In some cases, it’s a possibility, but if the entire band is channel set, then it’s unlikely you will be able to get it resized.
This is why a lot of people prefer not to get the entire band channel set. A half eternity band, where the channel setting ends halfway around the finger, and covers the ‘shoulders’ of the shank, is the safer choice if you’re not totally sure about your partner’s ring size, or would like to ensure that it’s possible to resize the ring in the distant future.
It’s an unfortunate misconception that any ring can be resized. In extreme cases, you’ll want to get the diamonds reset within a new ring design, but this is significantly more expensive than getting the band resized – or, better yet, measuring the wearer’s finger carefully before heading into the jewelry store.
You’ll be able to give the surface a clean, and soak the ring in warm, soapy water to remove some grease and grime, but the channel setting may require the skill of the jeweler to clean.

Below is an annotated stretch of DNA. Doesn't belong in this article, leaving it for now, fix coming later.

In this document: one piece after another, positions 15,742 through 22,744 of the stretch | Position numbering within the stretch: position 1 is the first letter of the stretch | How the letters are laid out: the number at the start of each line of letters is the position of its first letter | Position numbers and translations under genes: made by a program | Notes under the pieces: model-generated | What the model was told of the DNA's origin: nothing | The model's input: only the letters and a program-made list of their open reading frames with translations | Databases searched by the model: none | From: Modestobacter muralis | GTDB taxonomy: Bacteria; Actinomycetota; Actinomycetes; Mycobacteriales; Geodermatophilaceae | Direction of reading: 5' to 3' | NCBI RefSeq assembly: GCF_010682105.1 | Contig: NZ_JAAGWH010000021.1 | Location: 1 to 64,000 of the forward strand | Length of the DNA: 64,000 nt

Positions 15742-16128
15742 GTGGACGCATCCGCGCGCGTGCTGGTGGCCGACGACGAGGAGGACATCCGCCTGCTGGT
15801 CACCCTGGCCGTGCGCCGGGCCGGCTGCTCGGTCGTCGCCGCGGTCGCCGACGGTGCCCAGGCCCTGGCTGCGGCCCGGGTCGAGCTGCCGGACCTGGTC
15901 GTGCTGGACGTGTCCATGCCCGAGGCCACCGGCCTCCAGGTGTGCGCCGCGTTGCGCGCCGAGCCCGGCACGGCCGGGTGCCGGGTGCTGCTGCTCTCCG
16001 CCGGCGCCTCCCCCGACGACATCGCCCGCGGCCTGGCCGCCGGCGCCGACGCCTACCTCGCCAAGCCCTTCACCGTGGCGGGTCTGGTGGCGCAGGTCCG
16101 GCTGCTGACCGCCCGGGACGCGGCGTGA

This is because tiny bits of dust and grime can get into the channel, build up and, over time, dull the shine of your ring. This isn’t a big deal, since it’s a very good idea to bring your ring into the jewelry store for an inspection and more thorough cleaning every six months or so anyway, but it’s something to keep in mind.
Jewelers have some advanced tools at their disposal, capable of deep cleaning jewelry without causing any damage or wear to the metals and precious stones. So, while you can do plenty at home, you can’t overlook the value of returning to the jewelry store every once in a while.
It comes down to preference. Pavé is easier to clean, and generally produces more sparkle, but channel set diamonds are more secure, and the setting is more versatile for non-Round diamonds.
You’ll never reach a definitive answer to this question, since countless rings are made using both settings each year – and both pavé and channel set rings will continue to represent some of the most popular and timeless styles around.